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The day that time stood still on campus

Who changes more than 3,000 clocks in offices, classrooms when standard time returns?

Time stopped at The University of Texas early on the morning of Oct. 28, for one hour.

The hands on the four faces of the clock atop the Main Building Tower and on classroom clocks all over campus stood still as the campus converted to Central Standard Time.

To change the clocks manually would require hours, maybe days. There are more than 3, 000 of them in offices classrooms and other facilities on campus.

But with a specially engineered central system, a handful of men need only flick a few switches to change them all.

The same central system keeps those clocks running, accurate to within a minute, by tying their operation to pulses broadcast by short-wave radio station WWV in Colorado.

Every minute, the station broadcasts a special tone, which the system translates into an electronic pulse. That pulse triggers the movement of the hands on the clocks.

Almost 30 floors above the ground, the 33-year-old Tower clock responds to the pulse. The pulse moves a lever, which allows a gear to rotate. That slight rotation is conveyed to all four faces simultaneously.

Worked Faithfully Since Mid-1930's

Saleem Tawil, communications engineer for the Physical Plant, said the clock mechanism in the Tower was installed when the Tower was built in the mid-1930's and has worked faithfully since.

A set of weights on a chain provides the stored energy to operate the clock. With each pulse, the weights drop a fraction of an inch. When thy reach the floor, once or twice a day, a small electric motor lifts them to the top of the chain to repeat the cycle.

The electricity used by the huge clock thus costs only about 30 cent a day, Mr. Tawil estimates.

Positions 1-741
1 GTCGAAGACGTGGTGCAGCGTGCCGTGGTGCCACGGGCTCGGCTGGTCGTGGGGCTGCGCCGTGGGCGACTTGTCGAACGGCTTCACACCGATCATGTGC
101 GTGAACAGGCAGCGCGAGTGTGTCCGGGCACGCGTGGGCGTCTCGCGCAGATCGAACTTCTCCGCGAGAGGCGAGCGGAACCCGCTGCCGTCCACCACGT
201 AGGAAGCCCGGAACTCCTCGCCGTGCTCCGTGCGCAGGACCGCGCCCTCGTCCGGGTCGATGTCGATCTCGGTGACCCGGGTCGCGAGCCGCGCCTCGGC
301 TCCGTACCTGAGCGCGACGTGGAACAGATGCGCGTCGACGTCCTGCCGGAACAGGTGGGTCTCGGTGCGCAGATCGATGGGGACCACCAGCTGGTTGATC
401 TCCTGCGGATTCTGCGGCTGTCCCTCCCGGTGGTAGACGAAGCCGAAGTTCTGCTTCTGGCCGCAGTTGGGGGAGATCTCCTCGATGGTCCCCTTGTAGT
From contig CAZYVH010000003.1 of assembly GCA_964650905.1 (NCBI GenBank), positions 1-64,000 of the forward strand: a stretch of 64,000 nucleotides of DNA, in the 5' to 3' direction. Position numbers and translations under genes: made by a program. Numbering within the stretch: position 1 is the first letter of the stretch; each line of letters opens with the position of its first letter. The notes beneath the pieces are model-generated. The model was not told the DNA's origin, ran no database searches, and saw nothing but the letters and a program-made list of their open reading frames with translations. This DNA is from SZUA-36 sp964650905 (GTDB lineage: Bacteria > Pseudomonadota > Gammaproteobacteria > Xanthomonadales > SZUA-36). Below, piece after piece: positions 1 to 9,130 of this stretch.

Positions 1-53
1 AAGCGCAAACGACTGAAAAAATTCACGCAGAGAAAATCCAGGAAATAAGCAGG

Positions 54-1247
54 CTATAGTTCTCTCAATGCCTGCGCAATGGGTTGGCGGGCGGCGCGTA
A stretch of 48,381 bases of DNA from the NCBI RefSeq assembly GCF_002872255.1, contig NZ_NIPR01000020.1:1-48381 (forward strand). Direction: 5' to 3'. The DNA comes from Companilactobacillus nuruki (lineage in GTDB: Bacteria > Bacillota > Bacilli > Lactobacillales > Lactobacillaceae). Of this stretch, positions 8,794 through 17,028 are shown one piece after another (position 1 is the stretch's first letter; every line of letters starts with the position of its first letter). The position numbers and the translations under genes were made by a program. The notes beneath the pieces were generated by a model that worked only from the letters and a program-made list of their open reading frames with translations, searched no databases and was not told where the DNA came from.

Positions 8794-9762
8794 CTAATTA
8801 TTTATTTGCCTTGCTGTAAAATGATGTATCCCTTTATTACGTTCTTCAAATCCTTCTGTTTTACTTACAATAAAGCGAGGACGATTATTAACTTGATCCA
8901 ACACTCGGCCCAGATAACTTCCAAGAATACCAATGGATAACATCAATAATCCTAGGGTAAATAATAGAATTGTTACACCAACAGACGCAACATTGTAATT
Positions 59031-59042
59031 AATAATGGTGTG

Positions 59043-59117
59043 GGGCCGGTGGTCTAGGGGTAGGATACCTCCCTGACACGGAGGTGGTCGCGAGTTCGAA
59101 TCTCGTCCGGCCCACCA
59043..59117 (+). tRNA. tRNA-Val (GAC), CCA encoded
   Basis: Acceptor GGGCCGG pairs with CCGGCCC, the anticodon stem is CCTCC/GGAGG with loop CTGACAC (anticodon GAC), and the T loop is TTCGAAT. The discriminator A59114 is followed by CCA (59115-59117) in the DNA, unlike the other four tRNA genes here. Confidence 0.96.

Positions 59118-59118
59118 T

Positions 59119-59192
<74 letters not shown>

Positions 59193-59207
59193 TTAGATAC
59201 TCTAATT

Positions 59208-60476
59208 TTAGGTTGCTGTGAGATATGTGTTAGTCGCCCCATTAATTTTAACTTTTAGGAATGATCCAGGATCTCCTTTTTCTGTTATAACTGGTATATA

The Tower chimes which ring every quarter-hour are tied into the clock mechanism, using simple mechanical gears to trigger hammers to ring the correct bells. An electronic keyboard, far below in the Main Building, is used to play tunes on the bells.

The Pulses Are The Key

Should the broadcast tone not be received, a master clock will send out pulses on its own across campus. And should it fail also, five "sub-master" clocks on campus can keep pulses going to clocks in their areas, Mr. Tawil explained.

The pulses are the key. Without them, most of the wall clocks and even the tower clock would stop. The wall clocks have no time-keeping mechanisms of their own behind their faces.

Early on the morning of Oct. 28, Physical Plant employees stopped all the clocks by merely disconnecting the receiver, master clock and the five sub-masters on campus. An hour later, they reconnected them.

In the spring, switching to Daylight Saving Time is even simpler, Mr. Tawil explained. Employees need only increase the number of pulses going to the clocks until they have gained an hour's time. It takes only minutes.

The semi-annual changes provide a good opportunity to check clocks for accuracy, Mr. Tawil said.

Under the pulse system, they should be within one minute of the exact coordinated universal time used by the Bureau of Standards, he said.

On Campus. November 5-11, 1979.
Article by: Martha Chamberlain

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3 May 1999
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